Las Vegas-area home prices fell again in September to a new low during the current recession, Standard & Poor’s reported Tuesday.
Stung by elevated unemployment and high levels of foreclosures and underwater mortgages, Las Vegas saw housing prices fall 1.4 percent from August and 7.3 percent from September 2010, Standard & Poor’s said.
Data from Standard & Poor’s S&P/Case-Shiller Home Price Indices show Las Vegas-area prices are now at levels last seen in February 1998 after September’s decline.
Of 20 big U.S. markets tracked by Standard & Poor’s, the average decline from August was 0.6 percent while the year-to-year decline was 3.6 percent.
“It is a bit disturbing that we saw three cities post new crisis lows. For the prior three or four months, only Las Vegas was weakening each month. Now Atlanta and Phoenix have fallen to new lows too,” Standard & Poor’s analyst David Blitzer said in a statement.
Overall, he said, “Any chance for a sustained recovery will probably need a stronger economy.”
Prices locally peaked in April 2006 and have tumbled during the recession. While the pricing slide locally has been interrupted by occasional months with increases, Standard & Poor’s data show September’s decline was the eighth consecutive month prices have fallen locally.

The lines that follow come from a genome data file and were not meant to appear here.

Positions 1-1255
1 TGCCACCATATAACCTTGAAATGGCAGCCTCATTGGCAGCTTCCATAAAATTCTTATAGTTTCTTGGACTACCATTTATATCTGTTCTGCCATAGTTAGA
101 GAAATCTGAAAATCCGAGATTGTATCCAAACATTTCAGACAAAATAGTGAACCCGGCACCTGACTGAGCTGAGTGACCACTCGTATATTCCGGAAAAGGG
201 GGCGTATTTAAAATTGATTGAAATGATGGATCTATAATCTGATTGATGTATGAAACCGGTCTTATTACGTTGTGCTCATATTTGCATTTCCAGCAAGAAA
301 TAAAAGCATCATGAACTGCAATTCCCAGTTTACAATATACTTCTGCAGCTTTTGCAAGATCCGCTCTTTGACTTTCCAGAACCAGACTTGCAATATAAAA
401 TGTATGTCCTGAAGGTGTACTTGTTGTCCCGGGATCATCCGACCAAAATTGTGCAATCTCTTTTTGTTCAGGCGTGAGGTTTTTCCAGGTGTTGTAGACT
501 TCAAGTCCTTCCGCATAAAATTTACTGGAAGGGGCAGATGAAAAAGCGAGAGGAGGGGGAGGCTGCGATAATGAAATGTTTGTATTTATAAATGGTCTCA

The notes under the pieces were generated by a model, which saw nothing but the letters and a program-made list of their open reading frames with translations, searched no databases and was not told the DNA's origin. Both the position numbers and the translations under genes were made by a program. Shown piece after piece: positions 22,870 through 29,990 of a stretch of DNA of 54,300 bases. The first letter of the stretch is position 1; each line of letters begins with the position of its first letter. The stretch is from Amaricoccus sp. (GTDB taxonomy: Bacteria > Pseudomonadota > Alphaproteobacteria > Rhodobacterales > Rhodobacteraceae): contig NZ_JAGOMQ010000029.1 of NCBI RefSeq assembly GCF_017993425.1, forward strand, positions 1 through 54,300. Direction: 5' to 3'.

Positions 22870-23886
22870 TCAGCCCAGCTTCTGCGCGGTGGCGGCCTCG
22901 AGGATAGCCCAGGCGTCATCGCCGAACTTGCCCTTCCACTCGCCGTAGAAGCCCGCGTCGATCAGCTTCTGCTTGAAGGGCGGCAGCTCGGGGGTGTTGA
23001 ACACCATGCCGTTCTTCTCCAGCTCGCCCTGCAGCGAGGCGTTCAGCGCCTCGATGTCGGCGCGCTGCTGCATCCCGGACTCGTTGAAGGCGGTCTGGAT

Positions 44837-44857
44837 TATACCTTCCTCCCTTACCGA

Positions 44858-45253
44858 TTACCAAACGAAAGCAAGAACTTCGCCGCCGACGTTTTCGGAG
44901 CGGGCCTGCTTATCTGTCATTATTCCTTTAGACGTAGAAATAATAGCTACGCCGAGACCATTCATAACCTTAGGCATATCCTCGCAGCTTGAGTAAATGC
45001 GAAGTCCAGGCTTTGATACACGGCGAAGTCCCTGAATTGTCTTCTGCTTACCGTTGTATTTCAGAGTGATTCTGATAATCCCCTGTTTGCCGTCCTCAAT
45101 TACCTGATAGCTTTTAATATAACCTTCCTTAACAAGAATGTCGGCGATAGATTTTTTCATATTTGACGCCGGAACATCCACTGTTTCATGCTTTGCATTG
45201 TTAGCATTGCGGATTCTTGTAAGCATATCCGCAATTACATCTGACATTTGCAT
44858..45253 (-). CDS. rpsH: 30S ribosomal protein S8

Tuesday’s report is in line with others showing unemployment running at 13.1 percent in the Las Vegas area and the city is still experiencing an elevated level of foreclosures.
Tuesday's data follows release of statistics by the Greater Las Vegas Association of Realtors Nov. 8 finding that in October, the median price of single-family homes sold locally was $121,000. That was down 1.9 percent from $123,400 in September and down 9 percent from $133,000 in October 2010.
Also Tuesday, mortgage data provider CoreLogic reported that at the end of the third quarter, Nevada had the highest negative equity percentage in the nation with 58 percent of its mortgaged properties underwater, down from 60 percent in the second quarter.
In the Las Vegas-Paradise Metropolitan Statistical Area, 61 percent, or 257,345 of residential properties with a mortgage, were underwater, CoreLogic reported.
That’s an improvement from the 63.3 percent negative equity figure for Las Vegas in the second quarter.
These numbers compare to 22.1 percent of homes with mortgages being underwater nationwide, down from 22.5 percent in the second quarter.